The same test block, when the other experimental conditions are exactly the same, the results of the two tests are different, the HBW value is often greater than the HBS value, and there is no quantitative law to follow.

HBW Formula

After 2003, China has adopted international standards equivalently, eliminating steel ball indenters and using hard alloy ball heads.

Therefore, HBS was discontinued, and all Brinell hardness symbols were represented by HBW.

Many times Brinell hardness is only expressed by HB, which means HBW. However, HBS is still seen in the literature.

The Brinell hardness measurement method is suitable for cast iron, non-ferrous alloys, various annealed as well as quenched and tempered steels. It is not suitable to measure samples or workpieces that are too hard, too small, too thin, and do not allow large indentations on the surface.

Rockwell Hardness

A diamond cone with a cone apex angle of 120 ° or Ø1.588mm and Ø3.176mm hardened steel ball is used as the indenter and used in conjunction with the load. Under the initial load of 10kgf and the total load (that is, the initial load plus main load) of 60, 100 or 150kgf force, press the sample. After the total load, the hardness is expressed by the difference between the indentation depth when the main load is removed while the main load is retained and the indentation depth under the initial load.

Rockwell Hardness

The Rockwell hardness test uses three test forces and three indenters, which have a total of nine combinations, corresponding to nine scales of Rockwell hardness. The application of these 9 rulers covers almost all commonly used metal materials.

There are three commonly used HRA, HRB and HRC, of which HRC is the most widely used.

Table of commonly used Rockwell hardness test specifications

Hardness symbol Indenter type Total test forceF/N(kgf) Hardness range Applications
HRA 120°diamond cone 588.4(60) 20~88 Hard alloy, carbide, shallow case hardening steel and etc.
HRB Ø1.588mm Quenched steel ball 980.7(100) 20~100 Annealed or normalized steel, aluminum alloy, copper alloy, cast iron
HRC 120°diamond cone 1471(150) 20~70 Hardened steel, quenched and tempered steel, deep case hardening steel

The use range of HRC scale is 20 ~ 70HRC. 

When the hardness value is less than 20HRC, because the conical part of the indenter is pressed too much, the sensitivity is reduced, and the HRB scale should be used instead. When the hardness of the sample is greater than 67HRC, the pressure on the tip of the indenter is too large, the diamond is easily damaged, and the life of the indenter will be greatly shortened. Therefore, the HRA scale should be used instead.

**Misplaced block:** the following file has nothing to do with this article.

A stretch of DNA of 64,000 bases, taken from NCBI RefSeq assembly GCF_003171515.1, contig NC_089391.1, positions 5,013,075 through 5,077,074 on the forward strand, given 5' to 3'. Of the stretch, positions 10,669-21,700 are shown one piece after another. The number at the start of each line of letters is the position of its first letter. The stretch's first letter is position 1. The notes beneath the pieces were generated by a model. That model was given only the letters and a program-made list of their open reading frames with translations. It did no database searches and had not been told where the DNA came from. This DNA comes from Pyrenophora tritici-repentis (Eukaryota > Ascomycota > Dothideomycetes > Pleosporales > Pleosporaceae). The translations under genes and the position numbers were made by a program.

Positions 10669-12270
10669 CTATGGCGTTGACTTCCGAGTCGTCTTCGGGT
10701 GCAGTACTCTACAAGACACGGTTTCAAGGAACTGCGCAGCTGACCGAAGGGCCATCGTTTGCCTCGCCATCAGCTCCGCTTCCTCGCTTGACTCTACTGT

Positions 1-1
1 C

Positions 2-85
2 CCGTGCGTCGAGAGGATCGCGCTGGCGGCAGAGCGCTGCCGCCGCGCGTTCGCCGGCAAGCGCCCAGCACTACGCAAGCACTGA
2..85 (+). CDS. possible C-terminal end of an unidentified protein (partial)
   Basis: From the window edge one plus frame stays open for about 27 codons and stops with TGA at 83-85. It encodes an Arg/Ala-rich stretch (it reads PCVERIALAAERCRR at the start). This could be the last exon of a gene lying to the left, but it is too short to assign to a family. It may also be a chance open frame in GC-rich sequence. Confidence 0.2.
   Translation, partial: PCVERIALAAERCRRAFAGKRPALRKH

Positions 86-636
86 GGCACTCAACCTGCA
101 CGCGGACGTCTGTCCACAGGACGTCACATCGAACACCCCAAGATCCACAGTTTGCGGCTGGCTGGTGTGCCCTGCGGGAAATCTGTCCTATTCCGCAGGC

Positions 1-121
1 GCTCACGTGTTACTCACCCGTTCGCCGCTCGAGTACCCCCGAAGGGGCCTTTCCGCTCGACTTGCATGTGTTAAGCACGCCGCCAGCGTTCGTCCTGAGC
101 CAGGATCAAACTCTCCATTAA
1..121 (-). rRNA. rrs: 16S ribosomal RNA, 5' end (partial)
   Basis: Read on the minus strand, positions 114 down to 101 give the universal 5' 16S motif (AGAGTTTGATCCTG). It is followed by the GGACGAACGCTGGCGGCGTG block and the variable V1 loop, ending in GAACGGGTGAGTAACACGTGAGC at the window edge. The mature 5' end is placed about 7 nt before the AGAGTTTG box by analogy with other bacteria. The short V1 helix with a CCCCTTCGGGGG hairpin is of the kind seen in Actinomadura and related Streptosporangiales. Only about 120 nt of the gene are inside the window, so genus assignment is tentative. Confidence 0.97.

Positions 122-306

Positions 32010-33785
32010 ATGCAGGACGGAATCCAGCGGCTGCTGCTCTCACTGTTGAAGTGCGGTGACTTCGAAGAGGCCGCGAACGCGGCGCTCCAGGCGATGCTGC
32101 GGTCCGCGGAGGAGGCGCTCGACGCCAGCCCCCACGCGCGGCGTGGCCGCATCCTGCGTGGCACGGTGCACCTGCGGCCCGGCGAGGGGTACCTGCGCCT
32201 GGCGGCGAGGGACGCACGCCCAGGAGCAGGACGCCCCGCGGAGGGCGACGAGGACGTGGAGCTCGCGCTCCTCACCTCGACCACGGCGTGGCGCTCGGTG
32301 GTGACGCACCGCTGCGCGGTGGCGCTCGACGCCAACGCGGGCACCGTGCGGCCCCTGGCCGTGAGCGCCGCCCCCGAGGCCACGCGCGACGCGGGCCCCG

The Rockwell hardness test is simple, fast, and has small indentation. It can test the surface of finished products and harder and thinner work pieces. Because the indentation is small, the hardness value fluctuates greatly for materials with uneven structure and hardness, and the accuracy is not as high as the Brinell hardness.

Rockwell hardness is used to determine the hardness of steel, non-ferrous metals, cemented carbide, and the like.

Vickers Hardness

Vickers Hardness

The Vickers hardness measurement principle is similar to Brinell hardness. A diamond quadrangular pyramid indenter with an opposite angle of 136 ° was used to press the surface of the material with a specified test force F. The test force is removed after holding for a specified time, and the hardness value is expressed by the average pressure on the unit surface area of the regular quadrangular pyramid indentation, and the symbol is HV.

HV Formula

The Vickers hardness measurement range is large, and it can measure materials with a hardness in the range of 10 ~ 1000HV, and the indentation is small. It is generally used to measure thin materials and surface hardened layers with carburizing and nitriding.

Leeb Hardness

A certain mass of impact body equipped with tungsten carbide ball head is used to impact the surface of the test piece under a certain force, and then rebound. Due to different material hardness, the rebound speed after impact is also different. Permanent magnetic material is installed on the impact device. When the impact body moves up and down, its peripheral coil will induce an electromagnetic signal proportional to the speed. Then it is converted into Leeb hardness value by the electronic circuit, and the symbol is HL.

The Leeb hardness tester does not require a workbench. Its hardness sensor is as small as a pen and can be directly operated by hand. Whether it is large, heavy or complex geometries, it can be easily inspected.

Another advantage of Leeb hardness is that the surface of the product is lightly damaged and sometimes used for a non-destructive test. It has a unique hardness test in all directions, narrow space and special parts.

Hardness testers

  1. Micro Vickers hardness testing machine

HM series:

Micro Vickers hardness testing machine

  1. Vickers hardness testing machine
    HV series:

Vickers hardness testing machine

  1. Rockwell hardness testing machine
    HR series:

Rockwell hardness testing machine

  1. Portable Leeb hardness tester
    HH series:

Portable Leeb hardness tester